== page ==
Eyelids: Before and after

16 07 2015

Warning! The photos in this post may be disturbing to some people. If you don’t like photos of post-operative wounds and healing, look away now.

With that warning, you might be wondering why I’m even posting about the eyelid surgery I had last week, and posting photos of the healing process. Well, it’s because SO many people have told me in the past week or so that they are either considering this surgery, know someone who’s considering it, or know someone who’s had it done. Far more than I expected… and several people working in my local shops wanted me to remove my sunglasses to see what the results were.

I wanted to document the process I went through for anyone considering this surgery — with photos to show you what my first week post-surgery was like. And to document the pros and cons as I’ve experienced them. Over the next few weeks I’ll add more photos to show you how my eyes look after all the bruising and swelling has gone down.

Remember, this is MY story — if you’ve had this operation or are intending to have this operation, your experience may be different.

What surgery I had and why

I had surgery to remove drooping eyelid tissue that was starting to obscure my vision. The surgery is called a blepharoplasty and involves removing excess tissue (skin, fat, muscle) from the eyelids. I had this surgery on the advice of my ophthalmologist after I asked him about my drooping right eyelid when I visited him earlier this year. He confirmed that ultimately the eyelid would obscure my vision and that although the left eyelid wasn’t as droopy, he’d do both at once so that I didn’t look lopsided.

Here’s a photo of my eyes the day before the operation (absolutely no make-up) — my right eye is on the left in the photo:

P1040765_20150708_before

You can see how the eyelid has folded over and how my eyelashes are almost totally hidden by the fold. The cause is likely a combination of genetics, weight gain, and aging.

There’s no eyelid definition, either. This lack of eyelid definition is often the reason some women have this surgery, and why this surgery is classed as ‘cosmetic’ by the health insurance companies, and therefore attracts only a small rebate. In my case, the surgery was recommended by an ophthalmologist for vision reasons, but the health insurance companies still treat it as ‘cosmetic’ (don’t get me started on that…).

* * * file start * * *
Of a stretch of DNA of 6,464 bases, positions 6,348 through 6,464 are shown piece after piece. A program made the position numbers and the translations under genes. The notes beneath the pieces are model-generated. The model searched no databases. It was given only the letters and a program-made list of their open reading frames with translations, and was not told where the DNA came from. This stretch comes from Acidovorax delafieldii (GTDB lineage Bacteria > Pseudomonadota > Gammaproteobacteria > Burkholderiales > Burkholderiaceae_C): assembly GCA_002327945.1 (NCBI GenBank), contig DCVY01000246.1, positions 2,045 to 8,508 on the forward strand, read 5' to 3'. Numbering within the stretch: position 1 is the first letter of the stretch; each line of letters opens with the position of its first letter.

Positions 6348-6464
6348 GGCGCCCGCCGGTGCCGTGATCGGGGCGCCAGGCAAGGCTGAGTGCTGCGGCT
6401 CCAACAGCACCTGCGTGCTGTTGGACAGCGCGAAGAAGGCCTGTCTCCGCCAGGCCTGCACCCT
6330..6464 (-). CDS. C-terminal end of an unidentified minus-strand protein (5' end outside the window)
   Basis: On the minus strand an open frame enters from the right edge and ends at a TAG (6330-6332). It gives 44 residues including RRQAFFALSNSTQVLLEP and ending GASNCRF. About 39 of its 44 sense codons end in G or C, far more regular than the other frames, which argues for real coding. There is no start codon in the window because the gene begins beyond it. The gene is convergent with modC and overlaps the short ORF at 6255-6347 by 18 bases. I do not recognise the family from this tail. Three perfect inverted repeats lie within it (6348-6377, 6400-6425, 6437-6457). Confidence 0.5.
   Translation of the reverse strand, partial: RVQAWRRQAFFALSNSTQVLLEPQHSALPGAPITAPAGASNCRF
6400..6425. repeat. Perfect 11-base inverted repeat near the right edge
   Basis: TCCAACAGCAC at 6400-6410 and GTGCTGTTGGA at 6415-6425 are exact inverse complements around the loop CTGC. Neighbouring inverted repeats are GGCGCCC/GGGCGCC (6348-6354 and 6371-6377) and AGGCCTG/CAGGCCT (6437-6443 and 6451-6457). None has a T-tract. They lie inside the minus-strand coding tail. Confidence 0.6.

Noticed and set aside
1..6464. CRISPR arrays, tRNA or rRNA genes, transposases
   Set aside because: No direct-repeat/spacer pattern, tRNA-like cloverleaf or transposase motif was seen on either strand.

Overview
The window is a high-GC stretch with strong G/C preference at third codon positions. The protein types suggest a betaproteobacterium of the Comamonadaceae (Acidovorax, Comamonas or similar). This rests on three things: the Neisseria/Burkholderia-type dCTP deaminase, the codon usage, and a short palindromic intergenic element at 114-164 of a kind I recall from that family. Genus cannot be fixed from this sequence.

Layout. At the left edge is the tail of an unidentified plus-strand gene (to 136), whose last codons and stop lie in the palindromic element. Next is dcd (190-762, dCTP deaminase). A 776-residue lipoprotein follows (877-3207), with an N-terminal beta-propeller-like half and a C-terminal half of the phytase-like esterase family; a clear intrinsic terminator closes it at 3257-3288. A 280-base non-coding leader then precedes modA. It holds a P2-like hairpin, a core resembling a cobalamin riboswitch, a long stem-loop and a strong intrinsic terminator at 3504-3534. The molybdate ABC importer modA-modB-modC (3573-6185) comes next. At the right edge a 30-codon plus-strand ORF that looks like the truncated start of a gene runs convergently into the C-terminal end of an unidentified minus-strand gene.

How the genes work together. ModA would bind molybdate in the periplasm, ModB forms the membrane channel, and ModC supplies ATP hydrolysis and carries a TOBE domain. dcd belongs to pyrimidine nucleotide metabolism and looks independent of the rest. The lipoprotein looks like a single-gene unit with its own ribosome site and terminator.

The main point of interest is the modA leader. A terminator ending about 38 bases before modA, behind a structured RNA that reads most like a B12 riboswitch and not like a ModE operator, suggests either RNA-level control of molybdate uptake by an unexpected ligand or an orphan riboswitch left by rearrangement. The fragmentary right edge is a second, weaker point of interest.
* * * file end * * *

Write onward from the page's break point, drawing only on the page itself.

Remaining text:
If you look closely at my right eye and compare it to the left, you can see that the eyelid is well on the way to blocking light (at least) from that eye. This photo was taken in the morning — by evening, my right eyelid droops even more, to the point of closing totally (and involuntarily) by about 8:30 or so every night (when watching TV).

For comparison, the photo below is of my eyes taken July 2004, some 11 years ago, when I was not only younger, but thinner, not as grey, and wearing a little eye make-up on the day:

eyes_July2004

Pre-op

Although the ophthalmologist told me he could do this surgery under local anaesthetic in his rooms, I opted for ‘twilight’ anaesthetic in the day-surgery unit at a private hospital. Why? Because I had a major eye operation when I was a child and even today I get traumatised if a doctor of any sort puts an instrument anywhere near my eyes. I wanted to feel nothing — and I wanted to know nothing!

When I was waiting in a bed to be taken to surgery, the anaesthetist came to insert the cannula and discussed the anaesthetic procedure with me. It didn’t sound like what I’d been told and I told him so, as well as told him I’d freak out if I was awake and saw an instrument near my eyes. He suggested for everyone’s sake that he put me under a general anaesthetic, even though the ophthalmologist would prefer me to be awake so he could tell me when to open and close my eyelids. I was very grateful to the anaesthetist, and eagerly agreed to a general!

I was told the procedure would take somewhere around 45 to 60 minutes (that’s for both eyes).